The majority (77 per cent) of brokers believe that mortgage lending will recover to pre-pandemic levels within nine months, according to a survey by Smart Money People.
The research, conducted among 467 brokers, found some were even more optimistic with half (51 per cent) believing a recovery would happen within six months.
Appointed representatives were more confident than directly authorised brokers. Six in 10 (59 per cent) of appointed representatives predicted lending levels would recover within half a year, compared to 37 per cent of directly authorised brokers.
Brokers focussed on equity release were less optimistic however, as a mere 19 per cent thought lending levels would recover within six months, while 28 per cent predicted it would take a year to get back to normal.
Anthony Rose, director at LDNfinance, said: “Mortgage lenders, on the whole, have responded really well to events and maintained their willingness to lend as much as could have been hoped for.
“If we are able to get estate agents functioning properly again over the next few weeks, and surveyors are able to value properties, then I think we can all be very hopeful of a quick and pronounced bounce back."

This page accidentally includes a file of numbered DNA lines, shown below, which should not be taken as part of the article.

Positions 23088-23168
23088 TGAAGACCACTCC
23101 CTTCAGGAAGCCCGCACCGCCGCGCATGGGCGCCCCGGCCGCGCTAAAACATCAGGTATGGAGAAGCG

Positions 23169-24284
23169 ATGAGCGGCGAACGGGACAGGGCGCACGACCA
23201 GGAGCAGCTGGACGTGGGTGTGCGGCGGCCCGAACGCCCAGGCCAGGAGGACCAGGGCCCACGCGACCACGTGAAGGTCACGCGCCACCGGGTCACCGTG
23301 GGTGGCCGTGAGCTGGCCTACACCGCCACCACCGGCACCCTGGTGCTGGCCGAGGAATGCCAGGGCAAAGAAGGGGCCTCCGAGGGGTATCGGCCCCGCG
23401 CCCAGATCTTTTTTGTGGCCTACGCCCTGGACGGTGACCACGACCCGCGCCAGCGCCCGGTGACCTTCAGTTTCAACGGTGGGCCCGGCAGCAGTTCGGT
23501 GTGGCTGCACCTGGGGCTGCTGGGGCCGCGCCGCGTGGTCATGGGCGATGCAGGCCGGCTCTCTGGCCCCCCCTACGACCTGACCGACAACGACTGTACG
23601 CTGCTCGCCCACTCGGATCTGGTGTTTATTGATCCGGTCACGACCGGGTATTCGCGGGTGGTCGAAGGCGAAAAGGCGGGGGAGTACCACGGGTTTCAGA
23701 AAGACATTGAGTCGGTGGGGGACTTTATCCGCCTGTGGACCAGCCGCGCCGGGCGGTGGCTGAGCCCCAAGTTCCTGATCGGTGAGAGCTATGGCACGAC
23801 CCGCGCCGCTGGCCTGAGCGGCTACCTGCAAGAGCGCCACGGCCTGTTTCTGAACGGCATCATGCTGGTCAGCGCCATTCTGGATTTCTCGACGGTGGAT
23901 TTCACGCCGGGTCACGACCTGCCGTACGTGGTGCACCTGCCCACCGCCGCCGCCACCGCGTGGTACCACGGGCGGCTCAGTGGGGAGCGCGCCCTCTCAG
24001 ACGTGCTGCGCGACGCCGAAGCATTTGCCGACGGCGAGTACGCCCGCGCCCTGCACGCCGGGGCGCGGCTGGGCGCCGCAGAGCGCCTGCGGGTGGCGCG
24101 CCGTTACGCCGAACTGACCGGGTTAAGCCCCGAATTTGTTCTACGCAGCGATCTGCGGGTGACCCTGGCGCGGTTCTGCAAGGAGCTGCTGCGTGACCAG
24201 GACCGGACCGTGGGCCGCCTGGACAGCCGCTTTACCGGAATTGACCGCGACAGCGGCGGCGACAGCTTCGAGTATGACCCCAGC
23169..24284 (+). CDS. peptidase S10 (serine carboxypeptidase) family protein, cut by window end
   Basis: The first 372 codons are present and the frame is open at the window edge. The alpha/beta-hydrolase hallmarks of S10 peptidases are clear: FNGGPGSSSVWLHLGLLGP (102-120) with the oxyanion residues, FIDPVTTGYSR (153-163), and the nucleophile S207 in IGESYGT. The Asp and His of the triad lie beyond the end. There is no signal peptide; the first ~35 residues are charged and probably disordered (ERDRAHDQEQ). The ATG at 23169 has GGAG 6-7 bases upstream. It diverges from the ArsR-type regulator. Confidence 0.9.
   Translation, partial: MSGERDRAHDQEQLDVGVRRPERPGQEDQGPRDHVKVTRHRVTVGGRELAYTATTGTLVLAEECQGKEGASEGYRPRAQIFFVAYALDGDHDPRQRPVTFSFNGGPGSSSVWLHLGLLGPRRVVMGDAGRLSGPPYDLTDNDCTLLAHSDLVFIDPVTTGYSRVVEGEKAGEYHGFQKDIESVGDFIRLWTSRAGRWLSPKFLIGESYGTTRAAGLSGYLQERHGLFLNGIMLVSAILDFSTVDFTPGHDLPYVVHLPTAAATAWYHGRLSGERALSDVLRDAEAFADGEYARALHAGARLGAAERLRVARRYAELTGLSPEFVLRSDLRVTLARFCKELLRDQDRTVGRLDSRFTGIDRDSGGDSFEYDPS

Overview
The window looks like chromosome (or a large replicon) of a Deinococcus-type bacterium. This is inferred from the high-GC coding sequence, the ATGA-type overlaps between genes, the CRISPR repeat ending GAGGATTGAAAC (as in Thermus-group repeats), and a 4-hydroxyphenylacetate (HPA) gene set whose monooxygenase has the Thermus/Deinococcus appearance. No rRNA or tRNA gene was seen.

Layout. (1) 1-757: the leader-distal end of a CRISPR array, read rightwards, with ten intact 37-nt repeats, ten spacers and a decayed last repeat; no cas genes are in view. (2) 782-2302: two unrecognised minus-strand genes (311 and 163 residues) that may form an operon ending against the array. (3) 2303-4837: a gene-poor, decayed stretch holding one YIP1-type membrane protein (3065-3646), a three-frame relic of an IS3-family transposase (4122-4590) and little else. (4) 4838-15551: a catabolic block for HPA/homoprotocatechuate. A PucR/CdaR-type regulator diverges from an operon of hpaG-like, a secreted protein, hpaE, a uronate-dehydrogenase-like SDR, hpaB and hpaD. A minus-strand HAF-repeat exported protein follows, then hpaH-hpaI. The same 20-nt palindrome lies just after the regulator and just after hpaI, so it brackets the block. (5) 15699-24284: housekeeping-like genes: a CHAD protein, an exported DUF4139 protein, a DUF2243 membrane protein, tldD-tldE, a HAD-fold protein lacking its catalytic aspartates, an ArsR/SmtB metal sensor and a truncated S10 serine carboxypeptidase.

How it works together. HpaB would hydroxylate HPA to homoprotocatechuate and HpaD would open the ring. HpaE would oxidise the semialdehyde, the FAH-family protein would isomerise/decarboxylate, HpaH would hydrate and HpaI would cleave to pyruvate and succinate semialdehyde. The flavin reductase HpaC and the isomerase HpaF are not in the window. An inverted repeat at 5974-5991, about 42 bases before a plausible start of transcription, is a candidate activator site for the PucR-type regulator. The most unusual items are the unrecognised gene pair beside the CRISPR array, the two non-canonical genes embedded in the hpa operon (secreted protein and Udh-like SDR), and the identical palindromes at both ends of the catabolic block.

He added: “This feels very different to the credit crunch of 2008/9 because mortgage lenders themselves seem in a much better position to lead the recovery in the housing market.”
The property market was officially reopened this week, with estate agents being allowed to return to work and property viewings allowed to happen again.
Lenders have already started to come back to the higher LTV market, after pulling their products in the past months.
Last month Nationwide extended lending via brokers up to 85 per cent LTV, after temporarily withdrawing the products to focus on supporting existing customers and processing ongoing applications.
Despite this, Michael Fotis, managing director of Smart Money People, was less optimistic.
He said: “Tentative steps are being taken to get the economy moving, and many lenders are talking loudly about their appetite to lend.
“That said, with job security likely to be a concern for many consumers, and predictions that house prices may decline by up to 13 per cent, it’s really hard to see customer appetite for new mortgage lending returning until 2021 at the earliest.”